Vumatel HR executive FIfi Sali striving to be an HR superhero
Fifi approaches her role with conviction and a sense of purpose – and a strong sense of empathy.
Vumatel HR Executive Fifi Sali chose a career in HR after hearing an HR executive from Coca-Cola speak passionately about the profession at a career fair on campus.
“She spoke about the role as if HR leaders were superheroes responsible for keeping their businesses ticking all the while touching employees’ lives directly,” she says.
Since then, Fifi has approached her role with conviction and a sense of purpose that most people only discover later in their careers. She remembers vividly that, whenever she was charged with retrenching people – whether it was due to the economic climate or because the business was changing its operating model – she would go the extra mile to ensure that it was the absolute last resort.
“Many businesses say they are retrenching as the last resort, but I’ve learned that, even though they believe that to be the case, there’s often an alternative option that is yet to be considered. In one instance, I sat with my team, and we worked through all the possible scenarios, engaging with our partners and suppliers to find vacancies for our people. Over time we were able to mitigate the loss of jobs from 160 to 60,” says Fifi, adding that she takes Section 189A processes personally because “when you retrench someone, you are not only destabilising their life but also the lives of the 10 or more people they support.”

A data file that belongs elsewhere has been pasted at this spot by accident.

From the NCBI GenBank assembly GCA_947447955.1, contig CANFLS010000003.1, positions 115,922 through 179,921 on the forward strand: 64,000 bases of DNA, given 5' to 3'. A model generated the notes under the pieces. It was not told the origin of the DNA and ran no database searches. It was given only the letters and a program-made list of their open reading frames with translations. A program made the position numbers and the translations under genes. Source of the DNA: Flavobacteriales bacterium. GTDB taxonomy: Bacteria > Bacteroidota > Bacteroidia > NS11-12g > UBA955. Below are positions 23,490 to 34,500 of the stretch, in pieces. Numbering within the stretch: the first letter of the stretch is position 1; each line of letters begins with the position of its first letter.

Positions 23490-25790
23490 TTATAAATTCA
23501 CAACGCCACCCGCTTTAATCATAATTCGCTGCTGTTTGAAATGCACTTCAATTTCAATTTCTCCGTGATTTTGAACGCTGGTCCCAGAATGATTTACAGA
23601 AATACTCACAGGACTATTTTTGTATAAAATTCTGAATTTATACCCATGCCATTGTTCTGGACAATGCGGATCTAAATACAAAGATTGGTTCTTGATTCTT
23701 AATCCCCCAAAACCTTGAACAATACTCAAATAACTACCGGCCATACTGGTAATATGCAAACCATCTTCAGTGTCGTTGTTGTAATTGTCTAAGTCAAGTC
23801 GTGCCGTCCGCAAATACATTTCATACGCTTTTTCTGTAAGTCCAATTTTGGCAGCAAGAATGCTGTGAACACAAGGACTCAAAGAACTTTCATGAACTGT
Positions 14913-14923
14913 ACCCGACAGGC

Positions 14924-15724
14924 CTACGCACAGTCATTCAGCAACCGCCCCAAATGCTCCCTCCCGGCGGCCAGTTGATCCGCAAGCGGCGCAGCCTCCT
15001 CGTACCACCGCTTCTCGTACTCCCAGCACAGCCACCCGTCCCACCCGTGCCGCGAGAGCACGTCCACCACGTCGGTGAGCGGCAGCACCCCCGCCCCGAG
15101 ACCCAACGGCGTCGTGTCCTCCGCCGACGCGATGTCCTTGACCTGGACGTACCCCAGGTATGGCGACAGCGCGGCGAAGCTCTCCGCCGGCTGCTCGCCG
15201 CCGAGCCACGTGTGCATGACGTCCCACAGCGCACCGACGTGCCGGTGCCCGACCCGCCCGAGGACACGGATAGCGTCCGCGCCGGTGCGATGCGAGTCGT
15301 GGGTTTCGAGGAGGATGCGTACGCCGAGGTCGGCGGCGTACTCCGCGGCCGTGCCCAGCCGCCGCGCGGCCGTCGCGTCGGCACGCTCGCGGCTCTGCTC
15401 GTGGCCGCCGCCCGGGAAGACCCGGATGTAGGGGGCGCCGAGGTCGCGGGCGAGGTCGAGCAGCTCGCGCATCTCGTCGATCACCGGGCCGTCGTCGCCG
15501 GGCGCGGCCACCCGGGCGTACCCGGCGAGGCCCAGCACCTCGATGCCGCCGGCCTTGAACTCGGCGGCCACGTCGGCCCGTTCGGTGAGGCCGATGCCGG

While she wouldn’t describe herself as an empath, Fifi exhibits some of the traits. She is highly aware of the emotions of those around her, sometimes to the point of feeling those emotions herself. When she turned 40, Fifi decided to take a sabbatical to create a non-profit organisation, Dakalo Ya Pfunzo Foundation, which was dedicated to helping underprivileged children.
Says Fifi: “It really hurts me to see children going hungry. And at that point, the volunteer work I was doing at my church felt so meaningful that I decided to do it full time. The NPO was founded because there was such a huge need for what we were doing. Within months we were helping 400 kids, giving them a place to eat and do their homework. That was the one thing I’ve done in my life that stands out as being the most fulfilling.”
Remote working boosted Vumatel
Vumatel was a startup when Fifi joined. Having spent most of her career working in the banking sector – Wesbank, Standard Bank and ABSA Capital – it was somewhat of a culture shock. She had to adjust from an environment where extensive policies and systems were already in place to one that had next to none.
“Entrepreneurs think very differently and do not want to be limited by red tape so my role, in the beginning, was quite challenging because the business was set in its ways. On the positive side, I realised early on that the people are extremely passionate about the work they’re doing so there was already an amazing culture here. The Vuma brand was shifting from a start-up to a more mature company, but we didn’t want to lose its core character and culture in the process, as this has been key to the success of the business.”
The company has grown exponentially since Fifi joined. Last year, Vumatel and SA Digital Villages merged after the transfer of SADV’s wholesale fibre network assets to Vumatel. The two companies now operate and trade as a single entity, Vumatel, which is now the largest fibre network operator in South Africa.
The fact that organisations have had to accelerate their transition to remote working has been good for Vumatel. Vumatel has built a credible reputation of being able to execute with incredible speed.
“We really stepped up as a business, our core value system is centred around an internal belief that says because we can, we must and throughout this period we have made sure that we support our employees and their loved ones in every way possible,” concludes Fifi.